The royal family is rich. With cash in the bank, plus a lotta crown jewels and all those sprawling properties, they're estimated to be worth around £70 billion (!!). The family is so wealthy, marrying into it is something of a responsibility, and for that reason you'd assume the head honchos would do all they can to protect their assets.
Perhaps the most obvious way to do this would be to enforce prenuptial agreements for those marrying a royal, but interestingly this doesn't seem to be the case.
"I don’t think members of the royal family sign prenuptial agreements," Katie Nicholl, author of Harry: Life, Loss, and Love, told Town & Country earlier this year. "It’s commonplace with celebrity marriage, but this is not a celebrity marriage, it’s a royal marriage."
With Prince Harry being worth an estimated £30 million (anyone else's bank balance feeling quite... well, sparse?) cynics and naysayers may have advised him to request bride Meghan Markle to sign a prenup ahead of their May 19 wedding. But in keeping with the rest of the royal family (three of the Queen's four children have got divorced, and none of them are thought to have had prenuptial agreements) Meghan signed nada.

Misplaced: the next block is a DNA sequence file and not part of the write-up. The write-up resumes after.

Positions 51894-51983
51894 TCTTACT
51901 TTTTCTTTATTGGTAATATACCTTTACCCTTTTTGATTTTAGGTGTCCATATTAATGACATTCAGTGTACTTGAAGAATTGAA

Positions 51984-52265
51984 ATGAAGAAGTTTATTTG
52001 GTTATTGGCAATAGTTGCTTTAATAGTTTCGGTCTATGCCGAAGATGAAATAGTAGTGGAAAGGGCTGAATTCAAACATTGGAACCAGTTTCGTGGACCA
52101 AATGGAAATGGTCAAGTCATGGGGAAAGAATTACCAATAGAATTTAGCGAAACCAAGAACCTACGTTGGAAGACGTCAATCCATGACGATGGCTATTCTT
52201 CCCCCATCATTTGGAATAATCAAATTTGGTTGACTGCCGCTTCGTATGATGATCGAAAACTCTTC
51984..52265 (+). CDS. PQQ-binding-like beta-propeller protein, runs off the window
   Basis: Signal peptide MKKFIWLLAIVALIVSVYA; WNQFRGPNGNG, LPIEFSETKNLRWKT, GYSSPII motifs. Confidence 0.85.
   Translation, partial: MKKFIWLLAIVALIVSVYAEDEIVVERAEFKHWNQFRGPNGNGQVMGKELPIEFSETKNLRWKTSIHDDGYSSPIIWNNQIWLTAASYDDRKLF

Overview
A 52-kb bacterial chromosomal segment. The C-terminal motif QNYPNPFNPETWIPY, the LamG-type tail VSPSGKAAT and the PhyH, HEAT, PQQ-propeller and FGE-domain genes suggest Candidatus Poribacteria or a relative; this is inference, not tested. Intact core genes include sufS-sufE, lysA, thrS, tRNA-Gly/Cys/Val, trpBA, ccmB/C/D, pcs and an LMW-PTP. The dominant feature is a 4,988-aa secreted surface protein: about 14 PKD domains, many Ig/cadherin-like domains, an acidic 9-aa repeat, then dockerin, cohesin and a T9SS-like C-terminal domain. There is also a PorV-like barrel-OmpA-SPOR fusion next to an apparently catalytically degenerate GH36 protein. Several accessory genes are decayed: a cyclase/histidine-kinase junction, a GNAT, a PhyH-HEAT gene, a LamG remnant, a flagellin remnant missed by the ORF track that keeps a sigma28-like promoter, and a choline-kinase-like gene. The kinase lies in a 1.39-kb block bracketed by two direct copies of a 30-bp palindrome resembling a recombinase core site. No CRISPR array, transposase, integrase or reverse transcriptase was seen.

Some people might have thought that the royal family would have implemented prenups as a reaction to Prince Charles and Diana's divorce in 1996. In their settlement, Diana is reported to have received a lump sum of £17.5 million, plus an allowance for her private office, and the right to continue living in Kensington Palace with Princes William and Harry.
Alas, this wasn't the case - and William and Kate didn't have one either before they got married.
Royal expert and author of Prince Harry: The Inside Story Duncan Larcombe believes the lack of prenup may be because there's no direct threat posed to any of the royal family's most prominent residences because the Queen owns them all, so they wouldn't be classed as part of Harry's estate.
"You wouldn’t need a prenuptial agreement to stop Windsor Castle from being cut in half in the event they divorce," he said ahead of the royal wedding.
And then there's the fact that prenuptial agreements aren't technically legally binding in this country. As Sheppersons Solicitors explain, a judge would certainly consider it in a courtroom, but because royal divorces are handled outside the courts, it's basically irrelevant anyway.
Being optimistic, I'm mostly sure the reason Harry didn't ask Meghan to sign a prenuptial agreement is because he intends to be with her forever, rendering any form of prenup completely and utterly pointless. And that's what I'll continue to believe while they live happily ever after.
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